If advertising is to be believed, women on their periods love nothing more than leaping out of planes, galloping along the beach in silk trousers and windsurfing in bright white costumes. For years, feminine hygiene brands have dealt in euphemisms, hinting at bodily functions without ever getting into the gory details.
It’s a tradition that goes back to the 1920s, when many of the tropes around period products were established. “Ends discomfort and apprehension” reads one Kotex ad from 1929, while another – under the bizarre headline of “women’s daintiness” – describes periods as “the most trying hygienic handicap”. In the 1940s, Modess took an even more delicate approach, with a series of ads showing women in lavish evening wear, accompanied by the obscure tagline “Modess… Because”.
This obsession with discreetness doesn’t just apply to periods though. There’s plenty of other brands that deal with body ‘taboos’ by simply pretending they don’t exist, or referring to them in patronising tones (think TENA’s trampolining women and their joyful exclamation: “I just had an oops moment!”) But there are signs that things are changing. Earlier this year, US razor brand Billie filmed close-ups of women’s hairy bellies, underarms, and toes as a retort to the usual ads showing people shaving already silky legs. Images of hairy women in the media are rare enough that makeup brand MAC caused equal parts praise and consternation on Instagram recently, when it posted an un-retouched image of a model with a few stray upper lip hairs.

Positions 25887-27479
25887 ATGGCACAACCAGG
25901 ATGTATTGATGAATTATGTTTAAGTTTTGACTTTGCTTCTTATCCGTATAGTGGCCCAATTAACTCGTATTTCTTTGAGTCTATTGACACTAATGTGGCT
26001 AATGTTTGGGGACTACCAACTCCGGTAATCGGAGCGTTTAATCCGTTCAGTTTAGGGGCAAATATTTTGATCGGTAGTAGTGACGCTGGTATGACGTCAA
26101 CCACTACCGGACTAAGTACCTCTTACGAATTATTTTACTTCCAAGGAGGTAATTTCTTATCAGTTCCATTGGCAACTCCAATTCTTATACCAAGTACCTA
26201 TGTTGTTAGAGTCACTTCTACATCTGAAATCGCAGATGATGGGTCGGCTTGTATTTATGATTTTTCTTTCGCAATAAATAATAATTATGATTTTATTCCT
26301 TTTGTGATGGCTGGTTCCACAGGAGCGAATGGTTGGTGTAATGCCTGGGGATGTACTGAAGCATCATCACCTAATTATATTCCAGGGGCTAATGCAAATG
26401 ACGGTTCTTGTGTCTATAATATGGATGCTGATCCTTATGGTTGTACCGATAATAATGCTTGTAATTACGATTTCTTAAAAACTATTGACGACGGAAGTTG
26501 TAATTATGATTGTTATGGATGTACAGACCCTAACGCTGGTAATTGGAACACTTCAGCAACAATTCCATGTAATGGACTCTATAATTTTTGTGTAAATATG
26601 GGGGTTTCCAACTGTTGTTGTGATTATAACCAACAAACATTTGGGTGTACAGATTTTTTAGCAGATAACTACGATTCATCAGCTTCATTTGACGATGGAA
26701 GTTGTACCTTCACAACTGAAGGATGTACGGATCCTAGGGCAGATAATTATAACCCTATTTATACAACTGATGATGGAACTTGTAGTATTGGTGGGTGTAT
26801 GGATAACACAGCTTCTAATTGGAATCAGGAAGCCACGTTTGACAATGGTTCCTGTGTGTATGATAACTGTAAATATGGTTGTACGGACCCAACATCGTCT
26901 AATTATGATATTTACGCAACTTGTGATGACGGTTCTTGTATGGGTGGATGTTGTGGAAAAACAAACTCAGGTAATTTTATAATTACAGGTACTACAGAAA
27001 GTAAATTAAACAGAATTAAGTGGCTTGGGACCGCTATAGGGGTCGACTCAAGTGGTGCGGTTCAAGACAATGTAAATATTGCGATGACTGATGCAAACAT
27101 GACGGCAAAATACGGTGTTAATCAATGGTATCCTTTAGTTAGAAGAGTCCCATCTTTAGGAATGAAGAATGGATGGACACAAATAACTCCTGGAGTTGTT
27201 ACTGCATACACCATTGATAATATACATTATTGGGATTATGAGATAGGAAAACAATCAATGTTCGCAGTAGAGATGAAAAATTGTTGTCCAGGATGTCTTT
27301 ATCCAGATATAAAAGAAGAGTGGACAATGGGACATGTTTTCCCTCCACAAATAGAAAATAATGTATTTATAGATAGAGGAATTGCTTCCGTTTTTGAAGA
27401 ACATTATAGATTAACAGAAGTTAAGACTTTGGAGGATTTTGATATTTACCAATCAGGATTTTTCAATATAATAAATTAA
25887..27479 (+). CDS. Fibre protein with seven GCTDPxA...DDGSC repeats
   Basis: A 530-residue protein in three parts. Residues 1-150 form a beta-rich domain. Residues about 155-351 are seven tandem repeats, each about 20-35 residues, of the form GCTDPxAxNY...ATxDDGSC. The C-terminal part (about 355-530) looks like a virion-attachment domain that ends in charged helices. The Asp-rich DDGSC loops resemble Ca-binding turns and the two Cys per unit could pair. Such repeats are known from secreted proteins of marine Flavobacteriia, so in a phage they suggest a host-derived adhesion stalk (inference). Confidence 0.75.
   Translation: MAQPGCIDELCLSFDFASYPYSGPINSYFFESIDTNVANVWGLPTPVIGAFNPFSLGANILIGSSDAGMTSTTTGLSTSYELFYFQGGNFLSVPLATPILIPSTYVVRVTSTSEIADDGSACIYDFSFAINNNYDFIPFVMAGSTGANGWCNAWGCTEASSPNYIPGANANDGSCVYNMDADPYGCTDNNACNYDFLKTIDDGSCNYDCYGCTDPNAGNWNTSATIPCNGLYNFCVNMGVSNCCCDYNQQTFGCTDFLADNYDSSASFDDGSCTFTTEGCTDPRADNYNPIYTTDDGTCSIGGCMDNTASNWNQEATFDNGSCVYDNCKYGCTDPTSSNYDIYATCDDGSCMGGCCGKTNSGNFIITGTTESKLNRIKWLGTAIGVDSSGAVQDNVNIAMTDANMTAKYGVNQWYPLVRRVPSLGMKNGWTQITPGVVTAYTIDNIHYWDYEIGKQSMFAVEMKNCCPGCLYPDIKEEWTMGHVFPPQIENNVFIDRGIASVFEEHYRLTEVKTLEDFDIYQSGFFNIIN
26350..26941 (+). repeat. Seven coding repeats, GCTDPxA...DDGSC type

There’s signs that feminine hygiene brands are also taking a more direct approach. US brand HelloFlo has taken a frank and comedic approach to talking about periods for a while now. And in the UK, Bodyform and Libresse’s award-winning Blood Normal campaign was the first advert to ditch the much-ridiculed blue liquid in favour of red ‘blood’. It also showed men buying pads, the realities of period pain, and women speaking openly about their experience. So, is advertising finally ready to let go of its tightly held body stigma?
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